Neumann-Ortiz says that those workers have been subjected to an aggressive anti-union campaign since they arrived at Palermo’s. The company’s statement said that it will “continue to have a fact-based discussion with our workers and provide accurate information to help those voting to make an informed decision.”
The latest NLRB charges, filed July 2, led the NLRB to indefinitely postpone the election, which had been rescheduled for July 27. Neumann-Ortiz expects a decision from the NLRB in late August.
“It’s time for the NLRB to make a decision that is very firm in its condemnation of employers that try to use immigration enforcement activity or tools to undermine federally protected rights of all workers to organize to improve working conditions,” says Neumann-Ortiz. “I don’t want to see the NLRB throw workers under the bus.”
“We’re fighting that our rights as workers will be respected,” says de la Torre, “and that they stop treating us as if we were just animals…we’re not going to give up this fight until we get justice.”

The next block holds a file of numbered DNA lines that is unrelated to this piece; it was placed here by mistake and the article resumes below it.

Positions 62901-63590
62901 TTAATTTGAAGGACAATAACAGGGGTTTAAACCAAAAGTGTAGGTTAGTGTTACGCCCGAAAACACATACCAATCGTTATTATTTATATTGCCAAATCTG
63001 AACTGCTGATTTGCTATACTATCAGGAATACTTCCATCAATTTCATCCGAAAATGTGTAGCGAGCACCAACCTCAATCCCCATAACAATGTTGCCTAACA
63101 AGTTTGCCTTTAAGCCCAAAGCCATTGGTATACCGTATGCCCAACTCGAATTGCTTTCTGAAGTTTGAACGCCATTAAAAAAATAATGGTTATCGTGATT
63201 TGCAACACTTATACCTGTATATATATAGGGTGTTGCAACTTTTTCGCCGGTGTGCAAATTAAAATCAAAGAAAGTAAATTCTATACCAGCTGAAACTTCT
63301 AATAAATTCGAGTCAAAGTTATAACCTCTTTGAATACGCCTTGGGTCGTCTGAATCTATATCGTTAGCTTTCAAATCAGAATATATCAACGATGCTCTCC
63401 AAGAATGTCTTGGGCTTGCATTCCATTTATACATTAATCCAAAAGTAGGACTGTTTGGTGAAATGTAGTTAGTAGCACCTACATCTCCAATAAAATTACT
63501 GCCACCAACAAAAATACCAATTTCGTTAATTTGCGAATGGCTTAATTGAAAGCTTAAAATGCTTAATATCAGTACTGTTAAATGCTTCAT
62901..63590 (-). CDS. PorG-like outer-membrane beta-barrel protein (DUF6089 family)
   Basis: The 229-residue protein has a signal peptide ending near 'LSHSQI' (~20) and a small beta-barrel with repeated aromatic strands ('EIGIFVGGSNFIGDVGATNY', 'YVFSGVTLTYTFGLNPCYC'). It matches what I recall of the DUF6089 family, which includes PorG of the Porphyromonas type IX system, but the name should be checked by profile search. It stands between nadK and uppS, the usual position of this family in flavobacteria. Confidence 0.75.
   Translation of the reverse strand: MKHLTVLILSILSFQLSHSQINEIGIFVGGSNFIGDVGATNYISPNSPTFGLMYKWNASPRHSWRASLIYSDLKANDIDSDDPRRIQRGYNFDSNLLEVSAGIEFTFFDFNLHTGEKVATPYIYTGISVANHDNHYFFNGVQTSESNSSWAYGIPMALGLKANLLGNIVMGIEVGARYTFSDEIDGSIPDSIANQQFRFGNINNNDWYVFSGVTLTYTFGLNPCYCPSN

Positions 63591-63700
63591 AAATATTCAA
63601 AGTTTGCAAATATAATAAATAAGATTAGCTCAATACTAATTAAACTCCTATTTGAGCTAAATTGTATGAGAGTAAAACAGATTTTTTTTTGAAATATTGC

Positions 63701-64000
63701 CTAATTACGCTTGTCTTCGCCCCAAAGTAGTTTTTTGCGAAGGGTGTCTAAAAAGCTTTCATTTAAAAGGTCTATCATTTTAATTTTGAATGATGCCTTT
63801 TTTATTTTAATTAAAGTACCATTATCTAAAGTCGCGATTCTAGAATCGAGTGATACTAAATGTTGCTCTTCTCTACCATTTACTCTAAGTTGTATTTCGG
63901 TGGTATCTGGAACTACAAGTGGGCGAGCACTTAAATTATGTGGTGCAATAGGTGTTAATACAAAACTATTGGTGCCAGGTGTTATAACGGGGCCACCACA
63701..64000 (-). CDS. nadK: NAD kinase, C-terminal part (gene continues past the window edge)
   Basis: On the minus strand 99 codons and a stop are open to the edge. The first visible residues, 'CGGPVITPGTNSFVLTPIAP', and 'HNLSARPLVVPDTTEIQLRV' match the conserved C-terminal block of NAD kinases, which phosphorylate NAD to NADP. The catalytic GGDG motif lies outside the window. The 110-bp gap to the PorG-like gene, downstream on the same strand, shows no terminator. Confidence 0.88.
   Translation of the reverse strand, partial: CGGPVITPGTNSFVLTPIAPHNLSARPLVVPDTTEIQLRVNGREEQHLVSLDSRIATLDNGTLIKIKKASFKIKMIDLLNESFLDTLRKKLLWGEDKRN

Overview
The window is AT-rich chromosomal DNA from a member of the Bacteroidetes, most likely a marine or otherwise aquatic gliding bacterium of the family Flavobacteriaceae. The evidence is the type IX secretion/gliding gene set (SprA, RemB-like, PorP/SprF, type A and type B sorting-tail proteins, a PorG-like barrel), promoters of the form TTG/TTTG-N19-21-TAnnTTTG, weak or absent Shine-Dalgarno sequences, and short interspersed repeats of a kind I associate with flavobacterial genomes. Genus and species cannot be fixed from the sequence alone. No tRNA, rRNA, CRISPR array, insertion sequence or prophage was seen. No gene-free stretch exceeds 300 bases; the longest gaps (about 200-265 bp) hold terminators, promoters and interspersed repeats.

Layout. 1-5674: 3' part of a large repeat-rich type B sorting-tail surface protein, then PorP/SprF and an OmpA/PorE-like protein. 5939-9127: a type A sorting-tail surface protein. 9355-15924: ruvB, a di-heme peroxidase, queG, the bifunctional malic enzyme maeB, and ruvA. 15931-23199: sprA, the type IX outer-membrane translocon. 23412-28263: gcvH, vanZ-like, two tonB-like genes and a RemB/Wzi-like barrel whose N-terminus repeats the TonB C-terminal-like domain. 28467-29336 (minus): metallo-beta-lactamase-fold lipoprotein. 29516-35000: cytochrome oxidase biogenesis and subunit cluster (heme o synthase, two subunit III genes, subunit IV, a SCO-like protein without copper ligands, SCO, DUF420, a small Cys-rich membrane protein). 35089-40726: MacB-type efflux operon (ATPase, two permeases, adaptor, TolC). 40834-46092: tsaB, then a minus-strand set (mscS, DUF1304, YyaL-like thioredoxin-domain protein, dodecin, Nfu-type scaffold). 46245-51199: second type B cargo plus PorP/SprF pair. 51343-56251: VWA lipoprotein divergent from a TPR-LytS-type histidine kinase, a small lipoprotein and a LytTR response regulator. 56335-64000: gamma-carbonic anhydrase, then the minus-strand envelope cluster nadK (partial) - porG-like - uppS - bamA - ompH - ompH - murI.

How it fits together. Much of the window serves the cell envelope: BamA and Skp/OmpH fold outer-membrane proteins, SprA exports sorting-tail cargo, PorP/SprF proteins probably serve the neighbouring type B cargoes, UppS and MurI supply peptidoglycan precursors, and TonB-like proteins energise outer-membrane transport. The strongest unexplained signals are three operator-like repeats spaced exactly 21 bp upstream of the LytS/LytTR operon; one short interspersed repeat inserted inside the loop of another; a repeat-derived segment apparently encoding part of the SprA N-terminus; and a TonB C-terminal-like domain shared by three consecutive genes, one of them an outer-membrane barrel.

“I feel that after these last eight weeks, we are stronger than when we started,” adds Hernandez.
In the meantime, strikers plan to keep the pressure up on Palermo’s. “They might try to trick people who don’t know the company,” says Hernandez. “But…we know the production is not good for them right now.”
Sunday’s boycott launch rally was held outside a local Costco store; the majority of Palermo’s frozen pizzas are sold at Costco locations. Workers were joined at the event by leaders of the United States Students Association (USSA), the country’s largest student organization, which was holding its national conference in Wisconsin. A delegation of workers and allies went into the store and made their case to a manager, who told them he was not authorized to respond.
“We want Costco to suspend their purchase of Palermo’s products until there’s a resolution to this conflict,” de la Torre said Monday. AFL-CIO President Richard Trumka wrote a letter to Costco’s CEO, urging the company to “initiate an audit to identify changes needed to bring Palermo’s into compliance” with Costco’s Supplier Code of Conduct.
“I don’t believe that this is just happening at Palermo’s,” says Hernandez. “The only difference is that in many other workplaces, and many other factories, workers lack the courage to address the many problems that our happening. Our courage has come from the many-year build-up of humiliation and injustice.”